An iPhone is the e-wallet.
An iPad is the P.O.S. System.

The state of the art in the P.O.S. Industry leaves much to be desired.
The best solutions are still clunky and expensive.
Apple's iPad based solution will be cheaper and lightyears better.
post #32 of 65
Quote:
Originally Posted by libertyforall View Post

The unique twist is that it is STILL inherently insecure, it is STILL a spychip in essence, and you are STILL best served WITHOUT RFID/NFC!


In review, for your final exam:

RFID/NFC is nothing but a spychip -- having one in a phone isn't much different than being chipped like a dog, see:
http://spychips.com - how RFID will compromise privacy, security, freedom

and watch the free documentary movie that covers this topic:
http://freedomtofascism.com America: Freedom to Fascism

RFID/NFC is also inherently insecure, just watch:
http://www.disclose.tv/action/viewvi...easily_hacked/

Its entirely possible for you to make these points in a less ranting raving sort of way.

You're completely right that putting an RFID chip in the phone in your pocket is really no different than implanting one under your skin, 90% of the day.

However my research has shown that as far as tracking individuals goes, the GPS module in ours phones is more than adequate to do that right now.

My issue with RFID and NFC is the potential for wireless identity theft.

And for certain, the last thing an iWallet user would ever want to do is jailbreak their phone.
post #33 of 65
Quote:
Originally Posted by SpamSandwich View Post

What exactly is the attraction with these "check-in" apps? Is it the logical result of helicopter parenting? Helicopter everything? How horrible.

Think of it this way. If the NSA decided 5 years ago that they wanted to track and trace the movements of every person in America, and wanted to advance a mandatory government program for tracking you publicly, the outrage would have been gargantuan.

Instead, they encourage the use of the already existing "social networks" on which people, a huge number of them, actually volunteer this information multiple times per day.
post #34 of 65
Quote:
Originally Posted by DrFreeman View Post

Are you out of your mind!


Note: Please understand the difference between NFC and RFID! They are two different things! Your video is also about RFID not NFC.

Clearly you've never learned to use yours.
post #35 of 65
Quote:
Originally Posted by Logisticaldron View Post

What could RFID be used for? Social networking? If not, why? If so, why? Other suggestions?


The data rate for NFC is low. It creates a very small looped, secure connection.

The RFID, with preset authorizations, could to quickly and seamlessly establish a secure interchange over a more robust (faster) connection -- Cell, BT or WiFi.

So, NFC can be used to establish a higher-speed connection to be used for whatever communication purpose.
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post #36 of 65
HP demonstrated one "pretty cool" use of NFC on recent webOS announcement, "touch-to-share". It's Bump iPhone app on steroid. Tap one webOS device to one another (using same account ID) and supported contents that you were looking at (e.g., website, calendar appointment, photo) will transfer to another.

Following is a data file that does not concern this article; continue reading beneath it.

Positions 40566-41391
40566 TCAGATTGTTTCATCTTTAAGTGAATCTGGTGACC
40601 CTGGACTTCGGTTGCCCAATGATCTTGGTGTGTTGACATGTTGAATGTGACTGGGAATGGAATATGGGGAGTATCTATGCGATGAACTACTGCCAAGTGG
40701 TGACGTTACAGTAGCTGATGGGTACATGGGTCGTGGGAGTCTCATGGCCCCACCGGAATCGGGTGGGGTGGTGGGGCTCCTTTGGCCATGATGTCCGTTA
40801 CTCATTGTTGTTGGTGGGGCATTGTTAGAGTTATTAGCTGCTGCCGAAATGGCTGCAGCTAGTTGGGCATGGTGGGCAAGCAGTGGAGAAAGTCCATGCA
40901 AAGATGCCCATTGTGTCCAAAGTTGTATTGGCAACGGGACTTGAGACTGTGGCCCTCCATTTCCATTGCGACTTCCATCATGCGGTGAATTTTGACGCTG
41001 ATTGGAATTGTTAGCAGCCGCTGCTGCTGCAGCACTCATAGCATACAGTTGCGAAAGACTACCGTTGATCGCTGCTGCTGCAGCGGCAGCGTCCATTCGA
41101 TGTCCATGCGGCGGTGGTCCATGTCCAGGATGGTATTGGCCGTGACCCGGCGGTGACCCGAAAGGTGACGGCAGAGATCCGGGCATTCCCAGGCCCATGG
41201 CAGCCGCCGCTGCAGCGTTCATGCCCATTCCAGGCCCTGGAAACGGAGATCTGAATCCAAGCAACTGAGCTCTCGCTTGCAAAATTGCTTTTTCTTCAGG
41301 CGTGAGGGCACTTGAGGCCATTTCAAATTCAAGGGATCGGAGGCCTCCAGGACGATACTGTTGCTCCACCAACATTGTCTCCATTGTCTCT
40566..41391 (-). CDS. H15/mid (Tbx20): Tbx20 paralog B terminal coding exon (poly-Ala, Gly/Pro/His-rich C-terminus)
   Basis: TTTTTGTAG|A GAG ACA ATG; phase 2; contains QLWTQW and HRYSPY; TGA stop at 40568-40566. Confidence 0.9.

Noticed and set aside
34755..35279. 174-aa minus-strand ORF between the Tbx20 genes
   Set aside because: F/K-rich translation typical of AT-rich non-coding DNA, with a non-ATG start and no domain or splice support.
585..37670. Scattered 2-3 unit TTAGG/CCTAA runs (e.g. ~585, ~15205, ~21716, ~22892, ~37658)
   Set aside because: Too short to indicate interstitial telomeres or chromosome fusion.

I suspect future Macs will have RFID with similar API (a bit of an extension to AirPlay).
post #37 of 65
"With a Twist" refers to a 30% charge for using the Apple RFID on every purchase using the iDevice.
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post #38 of 65
Quote:
Originally Posted by DrFreeman View Post

Are you out of your mind!

Note: Please understand the difference between NFC and RFID! They are two different things! Your video is also about RFID not NFC.

True they are very different, but I see no reason why NFC cannot cannot be used as for RFID. It is not passive so there is power cost but to get the security I would want, it would require more than just being able to read an ID, as in RFID. Also unless I am mistaken at least some RFID solutions can be used from 6-10 meters away whereas NFC is typically 20-30 cm. The restriction on distance is a good thing as far as I am concerned with security. Less spying ability (I would think). Also I think NFC could also be used to negotiate a more robust wi-fi network connection e.g., bluetooth that would then carry the load of negotiating other options for the user. Too me NFC enables some smarts that I don't see plain ole RFID providing and more importantly it can be dynamic.
post #39 of 65
OK, here is my imaginative scenario of the "twist" The phone will have a RFID, but for added security, the account holder of whatever credit/debit account that is being used will have their "face" stored on Apple's server farm. Whenever the phone is used to make a payment, the phone will ask to hold the phone up to see the user's face and if it matches with what is on the server, then it will approve the sale, maybe a voice authorization too. Apple already has facial recognition technology in their iPhoto app, why not incorporate it in their Mobile Me system for payments. This would prevent unauthorized use of the information. Likewise, unlike credit cards, the phone has it's unique ID too, so the RFID and phone ID must match for the authorization. This would prevent "spoofing" of the RFID on other devices, which is one problem with credit cards that have such a system.
post #40 of 65
Quote:
Originally Posted by camroidv27 View Post

"With a Twist" refers to a 30% charge for using the Apple RFID on every purchase using the iDevice.

I missed something I guess ("Blatant Trolling") Who is the troll? \